We' ve had many important weeks in the primary voting season, but the results from the big states voting on Tuesday in the US, led by Ohio and Florida, are really, really going to be crucial.
They will give us a good idea of whether there is likely to be a contested Republication National Convention in Cleveland come July, a possibility that has lately floated into view. If Trump wins big this week, it' s a straight path to the nomination. If he doesn't, well, those in the GOP establishment that would prefer the Party to do just about anything rather than let Trump be the nominee may well get their way.
So how would it play out? In recent days, pundits have been swarming over the prospect of a contested convention, an outcome that would be, according to RealClearPolitics, ' the dream of every political junkie and the nightmare of every presidential campaign'. This guide at The Wall Street Journal provides a handy summary of what would occur. And if you don' t like the WSJ, you can find similar explainers at The Guardian, ABC News, and Mashable.com.
The trigger for a contested event would be the failure of any candidate to win 1237 delegates ahead of the Convention. If that happens, there will be run-off ballots to decide the issue. Most delegates are 'pledged' or bound to vote according to the outcome of their state' s primary in the first ballot, but there are some un-pledged delegates whose votes could get the front runner over the line in that first ballot. If not, political mayhem would break loose as growing numbers of the 2500-odd delegates become unpledged in successive ballots. This could see the front runner's advantage melt away. The outcome would be almost impossible to predict due to the myriad different arrangements the states have which bind delegates to differing degrees.
If the current process isn't confusing enough, there is also talk that an eleventh hour candidate, who has contested none of the primaries, could be parachuted in. Right now, the Republican rules dictate candidates seeking nomination at the Convention must have won a majority of delegates in at least eight states. A week before the Convention in mid-July, however, those who write the Republican rule book are due to meet. And it would be perfectly in character with the unpredictable nature of this race if they decide to change things. Certainly Mitt Romney reckons he is in with a chance. Conservative commentator Rush Limbaugh thinks Romney is on the money, saying the GOP establishment will stop at nothing to stop Trump, even if that means 'utter chaos' in Cleveland.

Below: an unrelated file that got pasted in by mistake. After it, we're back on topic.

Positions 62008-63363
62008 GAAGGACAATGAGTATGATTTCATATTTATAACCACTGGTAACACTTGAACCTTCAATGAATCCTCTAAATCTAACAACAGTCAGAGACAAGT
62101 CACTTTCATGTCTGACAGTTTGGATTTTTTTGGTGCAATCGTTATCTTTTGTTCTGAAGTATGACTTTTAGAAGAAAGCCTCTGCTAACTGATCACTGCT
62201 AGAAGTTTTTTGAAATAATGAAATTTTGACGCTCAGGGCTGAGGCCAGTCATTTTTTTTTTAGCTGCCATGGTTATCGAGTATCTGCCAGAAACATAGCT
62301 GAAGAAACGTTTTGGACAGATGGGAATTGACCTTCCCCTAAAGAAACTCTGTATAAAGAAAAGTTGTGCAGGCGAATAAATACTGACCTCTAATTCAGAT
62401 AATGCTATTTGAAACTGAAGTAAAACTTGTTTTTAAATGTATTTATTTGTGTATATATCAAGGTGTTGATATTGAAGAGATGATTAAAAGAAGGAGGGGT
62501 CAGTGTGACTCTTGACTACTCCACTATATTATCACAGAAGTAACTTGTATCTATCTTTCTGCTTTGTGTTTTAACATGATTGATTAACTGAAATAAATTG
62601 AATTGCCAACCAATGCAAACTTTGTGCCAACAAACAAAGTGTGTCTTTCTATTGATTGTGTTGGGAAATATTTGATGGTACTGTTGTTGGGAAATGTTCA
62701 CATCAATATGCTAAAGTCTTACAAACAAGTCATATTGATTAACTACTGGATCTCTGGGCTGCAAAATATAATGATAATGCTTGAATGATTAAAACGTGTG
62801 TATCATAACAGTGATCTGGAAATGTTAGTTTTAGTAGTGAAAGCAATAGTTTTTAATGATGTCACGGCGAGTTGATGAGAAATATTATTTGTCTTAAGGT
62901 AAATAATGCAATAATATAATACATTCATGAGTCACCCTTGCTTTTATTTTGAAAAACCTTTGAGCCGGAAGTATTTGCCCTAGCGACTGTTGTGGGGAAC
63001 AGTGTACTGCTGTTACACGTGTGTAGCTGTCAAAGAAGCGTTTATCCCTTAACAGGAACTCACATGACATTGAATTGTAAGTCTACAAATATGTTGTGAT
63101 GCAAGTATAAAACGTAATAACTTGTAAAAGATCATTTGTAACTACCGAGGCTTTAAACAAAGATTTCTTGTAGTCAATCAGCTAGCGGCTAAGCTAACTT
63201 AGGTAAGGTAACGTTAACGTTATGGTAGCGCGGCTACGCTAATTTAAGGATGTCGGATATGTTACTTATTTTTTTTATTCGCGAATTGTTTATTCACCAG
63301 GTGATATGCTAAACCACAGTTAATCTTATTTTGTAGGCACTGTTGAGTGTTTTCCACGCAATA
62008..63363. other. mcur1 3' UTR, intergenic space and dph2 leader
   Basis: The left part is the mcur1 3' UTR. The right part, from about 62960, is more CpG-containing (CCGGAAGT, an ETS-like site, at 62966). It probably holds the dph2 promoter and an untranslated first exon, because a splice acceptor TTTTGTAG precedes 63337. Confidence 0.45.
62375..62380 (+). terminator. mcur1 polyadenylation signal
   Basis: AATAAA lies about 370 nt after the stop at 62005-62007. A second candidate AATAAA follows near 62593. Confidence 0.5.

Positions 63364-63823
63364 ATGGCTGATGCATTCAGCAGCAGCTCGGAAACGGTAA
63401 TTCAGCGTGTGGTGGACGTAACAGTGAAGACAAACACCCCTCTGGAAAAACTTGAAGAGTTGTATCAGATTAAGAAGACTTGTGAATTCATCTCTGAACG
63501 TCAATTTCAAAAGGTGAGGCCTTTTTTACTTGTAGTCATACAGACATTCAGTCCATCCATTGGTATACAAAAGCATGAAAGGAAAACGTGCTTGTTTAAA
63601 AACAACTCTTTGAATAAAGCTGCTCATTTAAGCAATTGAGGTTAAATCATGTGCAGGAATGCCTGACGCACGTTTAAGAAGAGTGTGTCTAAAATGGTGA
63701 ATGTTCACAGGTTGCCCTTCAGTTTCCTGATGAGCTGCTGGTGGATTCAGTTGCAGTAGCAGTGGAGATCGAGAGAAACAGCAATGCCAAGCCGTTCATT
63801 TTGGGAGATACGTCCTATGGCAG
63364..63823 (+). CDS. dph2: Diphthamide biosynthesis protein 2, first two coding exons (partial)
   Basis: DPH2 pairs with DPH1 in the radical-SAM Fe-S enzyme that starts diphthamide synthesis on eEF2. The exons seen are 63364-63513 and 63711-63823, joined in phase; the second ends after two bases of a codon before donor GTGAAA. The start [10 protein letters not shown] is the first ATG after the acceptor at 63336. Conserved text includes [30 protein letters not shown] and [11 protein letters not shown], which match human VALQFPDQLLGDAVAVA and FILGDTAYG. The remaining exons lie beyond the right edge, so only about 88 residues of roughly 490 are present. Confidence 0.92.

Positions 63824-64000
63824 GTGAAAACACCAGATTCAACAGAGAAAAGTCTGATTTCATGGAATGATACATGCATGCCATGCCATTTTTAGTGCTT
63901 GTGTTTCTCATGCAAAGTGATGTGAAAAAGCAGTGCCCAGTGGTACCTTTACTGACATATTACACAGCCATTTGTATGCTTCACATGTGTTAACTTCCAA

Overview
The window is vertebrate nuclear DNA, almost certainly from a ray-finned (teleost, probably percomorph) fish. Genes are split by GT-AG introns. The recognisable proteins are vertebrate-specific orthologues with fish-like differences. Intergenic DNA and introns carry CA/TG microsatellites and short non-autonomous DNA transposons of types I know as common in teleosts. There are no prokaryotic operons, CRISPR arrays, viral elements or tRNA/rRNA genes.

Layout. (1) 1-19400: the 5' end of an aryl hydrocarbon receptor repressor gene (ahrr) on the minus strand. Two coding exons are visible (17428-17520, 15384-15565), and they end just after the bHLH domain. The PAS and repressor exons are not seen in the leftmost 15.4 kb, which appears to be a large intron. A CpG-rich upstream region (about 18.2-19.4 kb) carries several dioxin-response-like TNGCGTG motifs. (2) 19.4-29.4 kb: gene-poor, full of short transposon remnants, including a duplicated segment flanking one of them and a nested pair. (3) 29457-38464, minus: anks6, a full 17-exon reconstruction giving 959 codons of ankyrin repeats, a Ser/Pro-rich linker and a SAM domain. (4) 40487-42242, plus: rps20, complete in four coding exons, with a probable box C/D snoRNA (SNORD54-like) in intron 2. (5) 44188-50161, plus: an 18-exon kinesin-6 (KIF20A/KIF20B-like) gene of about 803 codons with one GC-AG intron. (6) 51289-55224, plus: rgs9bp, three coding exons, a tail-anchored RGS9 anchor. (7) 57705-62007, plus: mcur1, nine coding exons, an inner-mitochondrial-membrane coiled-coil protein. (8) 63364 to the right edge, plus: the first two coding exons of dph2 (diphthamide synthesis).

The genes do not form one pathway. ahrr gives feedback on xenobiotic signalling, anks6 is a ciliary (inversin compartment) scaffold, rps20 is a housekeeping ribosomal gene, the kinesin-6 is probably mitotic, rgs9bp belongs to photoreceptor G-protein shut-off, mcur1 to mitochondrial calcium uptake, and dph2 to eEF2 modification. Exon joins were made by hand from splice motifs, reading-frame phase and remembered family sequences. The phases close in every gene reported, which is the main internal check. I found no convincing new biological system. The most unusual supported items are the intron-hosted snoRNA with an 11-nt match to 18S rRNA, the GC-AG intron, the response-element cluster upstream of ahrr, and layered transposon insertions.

So how far do we have to go back to find to the last time the GOP didn't know who was going to be on its ticket by the time the National Convention rolled around?That would be 40 years ago. And you have to go back a lot further, to 1948, to find the last convention where it took multiple ballots to settle on a candidate. History fans will enjoy this recount of the contested Democratic Convention of 1924 by the New Yorker' s Amy Davidson. Back then, one delegate opined the trouble was due to the convention being held in New York, a 'wicked city'. That event went to the 103rd ballot before rejecting both front runners. You can be sure John Kasich and Marco Rubio are familiar with that piece of history.
Trump, not surprisingly, is not so keen on any scenario in which the leader in the delegate count at the end of primary voting doesn't get the prize. Late late week he told Fox News such an outcome would be 'wrong' and 'unfair'. He added that if the front runner didn't get the nomination 'there will be a lot of people (who) will be very upset...because we have really fervent, wonderful people' .
So buckle up. The wild ride looks set to continue.
Photo courtesy of Flickr user Jayel Aheram.